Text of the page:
When I was about four years old, and my cousin was about three years old , during my visits with my mother to Bangalore City to spend some time with her mother and sister, Vijaya and I used to play a lot of games together. There were three older cousins of my mother: Sharade, a girl about thirteen or fourteen years old; Mamu, a boy about the same age as Sharade; and Mamu's younger brother, Papanna, who was about eight years old. They used to play with us younger children nicely, and both Vijaya and I used to love them very much. Once in a while, they used to play pranks with us
My grandmother had a horse-drawn carriage called a governer's cart, which used to take her daily to Mahila Seva Samaja, where she was the Honorary Secretary. It was driven by a coachman. The horse was quite strong, and he was fed huge amounts of boiled lentils and fresh grass every day. He was sometimes a very mischievous horse, and used to go round and round the roads of Bangalore. One day when he was at home, he was in a very mischievous mood, and the coachman could not control him in the garden surrounding the house. The name of the house was Casetta and it was situated on Shankarmutt Road. Seeing this, the three older cousins of my mother, Sharade, Mamu, and Papanna, made Vijaya and me sit side by side on an outside sill of a window opening out into the open veranda, so that we could watch the horse going running round and round in the garden. The three older children climbed a mango tree to watch the fun. The horse became wild and entered the veranda and put his head near the two of us who were sitting on the window sill. Both of us screamed like anything, and some older person from the family, maybe my uncle who was Vijaya's father, came out of the house, and carried both of us safely into the house.
Later on my grandmother had another horse-drawn carriage, called a Tonga, at the time when Vijaya, my younger sister Seetha, and I were going to the university colleges in Bangalore. I was going to the science college called Central College, and Vijaya and Seetha were going to the women's college, Maharani's College, in the early forties. The two colleges were next door to each other, and Shivaprasad, all of them were travelling by train from Bangalore to Gulbarga. One gentleman, sitting on the opposite seat, was staring at Vijaya for a long time.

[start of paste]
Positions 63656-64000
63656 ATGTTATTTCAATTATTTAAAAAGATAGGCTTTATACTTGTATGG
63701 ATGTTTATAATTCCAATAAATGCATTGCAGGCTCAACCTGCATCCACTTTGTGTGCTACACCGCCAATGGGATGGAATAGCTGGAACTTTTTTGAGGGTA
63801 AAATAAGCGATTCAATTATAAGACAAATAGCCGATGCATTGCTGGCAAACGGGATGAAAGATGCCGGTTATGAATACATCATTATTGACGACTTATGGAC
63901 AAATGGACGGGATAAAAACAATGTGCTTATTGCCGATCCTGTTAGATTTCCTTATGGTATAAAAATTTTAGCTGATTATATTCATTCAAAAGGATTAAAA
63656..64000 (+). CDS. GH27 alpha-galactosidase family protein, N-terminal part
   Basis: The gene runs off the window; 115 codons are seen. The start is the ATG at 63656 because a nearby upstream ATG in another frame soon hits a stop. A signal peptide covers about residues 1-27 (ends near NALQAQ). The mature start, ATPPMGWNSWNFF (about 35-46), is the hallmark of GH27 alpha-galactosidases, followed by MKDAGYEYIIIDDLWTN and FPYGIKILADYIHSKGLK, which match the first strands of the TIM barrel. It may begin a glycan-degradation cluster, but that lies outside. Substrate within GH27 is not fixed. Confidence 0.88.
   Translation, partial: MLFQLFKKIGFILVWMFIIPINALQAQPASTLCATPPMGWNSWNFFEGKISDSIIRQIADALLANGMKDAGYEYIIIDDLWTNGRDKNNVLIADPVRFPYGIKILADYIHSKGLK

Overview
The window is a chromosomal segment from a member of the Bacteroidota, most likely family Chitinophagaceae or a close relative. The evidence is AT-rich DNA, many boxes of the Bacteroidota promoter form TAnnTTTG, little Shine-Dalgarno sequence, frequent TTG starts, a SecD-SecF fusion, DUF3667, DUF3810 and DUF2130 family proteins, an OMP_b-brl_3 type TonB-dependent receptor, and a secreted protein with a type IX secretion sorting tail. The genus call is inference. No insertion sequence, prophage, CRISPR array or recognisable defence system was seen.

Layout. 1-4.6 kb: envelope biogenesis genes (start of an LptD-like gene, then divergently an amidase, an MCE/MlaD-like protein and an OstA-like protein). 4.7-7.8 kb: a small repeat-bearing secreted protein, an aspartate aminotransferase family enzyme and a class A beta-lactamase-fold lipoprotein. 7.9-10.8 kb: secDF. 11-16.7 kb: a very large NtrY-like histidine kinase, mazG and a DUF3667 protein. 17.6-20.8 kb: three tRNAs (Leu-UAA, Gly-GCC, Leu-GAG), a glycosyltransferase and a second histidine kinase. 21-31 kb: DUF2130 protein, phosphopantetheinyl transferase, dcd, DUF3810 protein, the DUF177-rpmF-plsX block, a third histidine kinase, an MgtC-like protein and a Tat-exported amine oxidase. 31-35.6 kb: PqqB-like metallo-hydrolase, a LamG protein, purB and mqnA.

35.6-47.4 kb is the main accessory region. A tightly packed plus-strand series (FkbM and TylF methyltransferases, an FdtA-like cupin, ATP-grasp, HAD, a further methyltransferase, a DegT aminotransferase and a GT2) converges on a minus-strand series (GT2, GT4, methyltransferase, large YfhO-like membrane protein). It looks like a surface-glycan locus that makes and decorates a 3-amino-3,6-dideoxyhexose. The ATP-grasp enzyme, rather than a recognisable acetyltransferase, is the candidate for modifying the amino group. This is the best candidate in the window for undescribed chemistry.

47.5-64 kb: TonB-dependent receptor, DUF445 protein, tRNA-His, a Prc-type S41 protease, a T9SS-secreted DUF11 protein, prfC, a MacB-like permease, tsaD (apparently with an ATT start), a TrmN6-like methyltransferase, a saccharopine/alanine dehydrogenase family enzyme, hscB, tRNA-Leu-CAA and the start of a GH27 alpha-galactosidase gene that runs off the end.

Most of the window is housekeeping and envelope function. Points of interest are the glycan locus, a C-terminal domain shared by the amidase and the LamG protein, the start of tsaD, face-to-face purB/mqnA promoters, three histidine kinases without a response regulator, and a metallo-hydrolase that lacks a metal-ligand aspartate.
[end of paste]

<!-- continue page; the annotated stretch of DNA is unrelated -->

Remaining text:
Then, finally, he took courage to say to Vijaya, " Madam, are you the person who used to go to Maharani's College in the tonga drawn by the mad horse?" It seems he was a student going to Central College at that time.
the three of us went in the tonga every day, up and down. This horse was also a highly spirited horse, which used to go round at a place called "Mysore Bank Circle" just before we reached the gates of Central College.
Many years later, maybe in the sixties, when Vijaya was
married and was living in Gulbarga, a small town about two hundred miles
north of Bangalore, with her husband Srikantia and two little boys Shriram
A Note on "Casetta":
It seems that the word Casetta means a "small house" in Italian, and my grandmother's father, who built the house, gave that name to the house. He was very friendly with several European Christian missionaries, and one of them probably suggested the name to him. It was called Sanna Mane in Kannada by most of our relatives. This means "Small house."
Now the house is gone, and a big apartment building has come up, and the builder has given the name "Hillcrest." There is no hill crest in that location. It makes us feel sad, who have lived there for many years, that the old name Casetta has not been retained.
To Chapter 7